A Serengeti Safari brings peace and wildlife action

By Bushtracks Expeditions
March 30, 2020

The enormous beauty of the Serengeti stars in countless films and shows – Serengeti Rules on PBS is a recent example.  The Great Migration itself is on innumerable bucket lists, and the marvelous landscapes, Maasai culture and abundant wildlife make this a year-round destination.  Despite its fame, crowds aren’t a given.  There’s room for just you and the herds.

Young traveler on hot air balloon during a safari in the Serengeti

Floating above the Big Five

The legendary names associated with the Serengeti themselves raise goosebumps. Masai Mara, Ngorongoro, Grumeti: This is where traditional safaris began, on the vast, biscuit-colored plains in Tanzania and Kenya.  It’s pre-dawn, and the hiss of the burner flame cuts through the air.  Slowly, slowly, the candy-colored hot air balloon rises, as orange and pink sunlight washes over the grassland below.  The horizons stretch out like honeyed toast.  Float above these wild lands and see elephants stride along with their floppy-trunked babies that run to keep up, hippos snuggle in a pan; and giraffes wander into the expanse of an open field.  This is true luxury: So much space; to see and breathe and be.

Crowds – of wildebeests

The Serengeti has become synonymous with the Great Migration, when some 1.5 million wildebeests – antelope with quizzical expressions and a rocking horse gait – pour over the plains annually. National parks see a lot of tourist action in peak season.  But we can plan you an exclusive Serengeti safari, away from the crowds and attuned to nature’s rhythms.  The Serengeti-Mara ecosystem spans 12,000 square miles, with many a private concession and tucked-away camp.  Over the years, we have found every fine, lantern-lit refuge with crisp linens and smiling staff.  We have built relationships with our favorite expert guides who will know exactly where to take you, and we have discovered unique and remote wildlife areas where the crowds disappear.  A custom Serengeti safari can be made as private as will suit your needs.

Wildlife knowledge as expansive as the savanna

Bushtracks Serengeti Safari itineraries are carefully designed to put you in the right place, at the right time, no matter the season.  The Great Migration itself is a cycle: one can’t expect to fly in and see herds plunge into rivers on demand, and climate change is making such events even less predictable.  Bushtracks, however, takes you to two prime locations in the Masai Mara and the Serengeti to ensure you’ll encounter herds of grazing wildebeests, antelopes and zebras and the predators that stalk them.  The accommodations will be superior – an intimate camp on the Mara River is an option – and you can have your own driver and guide.

 

Travelers with guide during the green season in the Serengeti

Flow charts: When to go where

The Great Migration is indirectly linked to the sound of thunder: Add water to bone-dry plains, and sweet new grasses shoot up. Wildebeests, in tune with the rains, travel up to 1,000 miles a year seeking out the best grazing.
The clockwise cycle usually begins with new life in February, when hundreds of thousands of wildebeests are born in the southern Serengeti in Tanzania, and other baby animals wobble to their feet.  This is the green season, a time of plenty stunning landscapes and dramatic thunderstorms.  Seasoned safari-goers and avid photographers love February and March for all of these reasons.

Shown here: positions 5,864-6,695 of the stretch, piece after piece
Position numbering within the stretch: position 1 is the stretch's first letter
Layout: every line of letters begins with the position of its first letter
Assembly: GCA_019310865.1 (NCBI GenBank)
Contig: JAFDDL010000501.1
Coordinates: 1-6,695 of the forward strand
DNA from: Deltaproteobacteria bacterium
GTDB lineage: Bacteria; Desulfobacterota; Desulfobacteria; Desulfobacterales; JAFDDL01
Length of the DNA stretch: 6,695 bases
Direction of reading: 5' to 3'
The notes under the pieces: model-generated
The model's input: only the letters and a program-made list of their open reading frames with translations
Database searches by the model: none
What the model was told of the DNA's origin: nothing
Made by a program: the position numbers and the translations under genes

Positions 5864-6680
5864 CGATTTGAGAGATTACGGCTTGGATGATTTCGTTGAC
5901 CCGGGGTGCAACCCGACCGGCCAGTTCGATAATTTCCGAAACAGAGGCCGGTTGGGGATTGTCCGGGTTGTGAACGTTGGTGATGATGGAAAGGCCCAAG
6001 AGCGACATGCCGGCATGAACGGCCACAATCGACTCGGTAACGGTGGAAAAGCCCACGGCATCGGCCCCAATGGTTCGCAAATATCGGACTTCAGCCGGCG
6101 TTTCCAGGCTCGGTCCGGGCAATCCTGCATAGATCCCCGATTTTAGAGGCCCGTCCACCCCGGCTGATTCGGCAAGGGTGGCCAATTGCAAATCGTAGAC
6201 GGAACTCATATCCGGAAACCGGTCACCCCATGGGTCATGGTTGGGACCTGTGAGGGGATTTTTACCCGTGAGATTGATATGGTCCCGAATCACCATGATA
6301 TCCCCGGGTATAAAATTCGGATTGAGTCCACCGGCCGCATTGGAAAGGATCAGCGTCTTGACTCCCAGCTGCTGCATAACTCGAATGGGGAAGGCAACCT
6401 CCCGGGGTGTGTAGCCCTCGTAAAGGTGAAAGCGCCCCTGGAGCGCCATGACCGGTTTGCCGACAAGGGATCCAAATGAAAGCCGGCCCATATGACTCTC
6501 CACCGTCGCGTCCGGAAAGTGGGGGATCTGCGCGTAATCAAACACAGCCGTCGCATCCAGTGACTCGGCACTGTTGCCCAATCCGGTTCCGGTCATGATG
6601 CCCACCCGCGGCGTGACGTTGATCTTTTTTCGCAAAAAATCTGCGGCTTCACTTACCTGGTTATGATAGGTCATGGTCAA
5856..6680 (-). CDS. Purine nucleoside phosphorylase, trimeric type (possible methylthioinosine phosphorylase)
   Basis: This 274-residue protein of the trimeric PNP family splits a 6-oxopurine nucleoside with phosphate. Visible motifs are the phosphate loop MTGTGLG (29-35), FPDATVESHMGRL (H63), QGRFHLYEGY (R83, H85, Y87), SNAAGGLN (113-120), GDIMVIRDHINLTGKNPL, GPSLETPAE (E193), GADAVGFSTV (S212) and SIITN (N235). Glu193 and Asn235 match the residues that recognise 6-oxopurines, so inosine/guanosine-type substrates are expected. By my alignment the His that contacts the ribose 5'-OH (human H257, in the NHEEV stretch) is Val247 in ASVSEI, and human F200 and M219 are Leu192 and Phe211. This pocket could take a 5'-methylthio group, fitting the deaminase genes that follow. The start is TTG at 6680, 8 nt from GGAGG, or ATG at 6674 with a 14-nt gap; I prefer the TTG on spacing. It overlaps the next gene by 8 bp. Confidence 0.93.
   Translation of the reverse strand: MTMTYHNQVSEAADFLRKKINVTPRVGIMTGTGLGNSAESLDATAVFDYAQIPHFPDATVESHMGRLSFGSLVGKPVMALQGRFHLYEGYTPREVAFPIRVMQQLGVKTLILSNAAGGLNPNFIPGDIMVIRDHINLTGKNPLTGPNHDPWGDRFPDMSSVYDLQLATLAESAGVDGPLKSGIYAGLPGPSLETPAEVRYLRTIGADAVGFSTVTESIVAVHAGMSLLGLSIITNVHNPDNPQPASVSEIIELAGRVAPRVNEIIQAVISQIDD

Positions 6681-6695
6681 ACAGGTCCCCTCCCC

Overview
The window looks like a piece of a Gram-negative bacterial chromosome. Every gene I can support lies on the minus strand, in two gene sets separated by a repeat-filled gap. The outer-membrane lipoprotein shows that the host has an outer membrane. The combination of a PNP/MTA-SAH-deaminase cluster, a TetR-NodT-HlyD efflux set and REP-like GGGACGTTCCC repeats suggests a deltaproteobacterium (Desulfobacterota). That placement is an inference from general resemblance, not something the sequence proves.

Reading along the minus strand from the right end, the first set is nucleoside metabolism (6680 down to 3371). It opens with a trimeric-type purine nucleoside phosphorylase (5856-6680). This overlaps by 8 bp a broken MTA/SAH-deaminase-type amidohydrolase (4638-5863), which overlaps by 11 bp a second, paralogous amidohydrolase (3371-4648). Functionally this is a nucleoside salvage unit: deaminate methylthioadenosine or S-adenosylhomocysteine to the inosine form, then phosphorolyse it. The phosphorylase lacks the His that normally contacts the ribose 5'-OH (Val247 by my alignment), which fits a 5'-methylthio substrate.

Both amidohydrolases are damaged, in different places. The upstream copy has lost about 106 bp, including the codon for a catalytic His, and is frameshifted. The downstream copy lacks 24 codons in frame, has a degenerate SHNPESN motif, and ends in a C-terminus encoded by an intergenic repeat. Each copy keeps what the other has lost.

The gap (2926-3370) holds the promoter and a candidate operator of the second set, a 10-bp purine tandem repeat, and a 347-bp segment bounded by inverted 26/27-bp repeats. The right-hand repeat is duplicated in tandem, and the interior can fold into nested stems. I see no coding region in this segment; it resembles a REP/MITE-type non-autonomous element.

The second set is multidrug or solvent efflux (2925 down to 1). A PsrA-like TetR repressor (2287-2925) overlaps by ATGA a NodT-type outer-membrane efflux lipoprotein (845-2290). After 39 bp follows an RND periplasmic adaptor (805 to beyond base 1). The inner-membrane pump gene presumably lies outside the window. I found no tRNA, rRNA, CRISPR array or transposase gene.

April and May are rainier, cooler and a good time for discounts as the parks are lovely and quiet.
From May, things begin to dry out and the herds start moving into the central areas and to the west.  There’s no one route: grazing and wildebeest intelligence drives the herds generally north and west.
July to September is when the herds tend to arrive in Grumeti and later, the Masai Mara.  This is when you might see an unforgettable river crossing: a snorting stream of animals braving the water.  It is dry, so game congregates near waterholes.  Dust is part of the experience!  Choose community-run or private concession areas for extra exclusivity over the peak tourism months.
By October the grass up north is largely eaten, and the herds are swinging south once more.  November is good for central areas but rainier; by December the cycle is near complete.

 

Travelers see buffalo with their Maasai guide

Maasai magic

Wildebeest safaris aside, the Serengeti is a great place to experience African culture, learn about Maasai traditions, and hear Maasai knowledge that has been handed down from generation to generation.  Gaining understanding, appreciation, and context of wild Africa from a Maasai guide is a great privilege, and you might encounter music and dancing on a village visit at any time of the year. The lodges and camps that we handpick often support local communities, and our custom-built safaris can introduce you to some of the initiatives.

Your classic safari destination

Walking excursions with a Maasai guide, exhilarating game drives, and hot air balloon flights can all be part of your Serengeti safari. Tell our Bushtracks expert trip planners what you’d most like to see and experience, and they’ll help you get to the savanna of your dreams.

 

Bushtracks Expeditions travelers on a family safari stop for a photo during their game drive

 

Thank you for reading our article about Serengeti safaris!

 

If you have safari questions for our expert planners, please give us a call at +1 (800) 995-8689.

 

 

The first version of this article was posted on 18 Mar 2020 at 9:00 AM.

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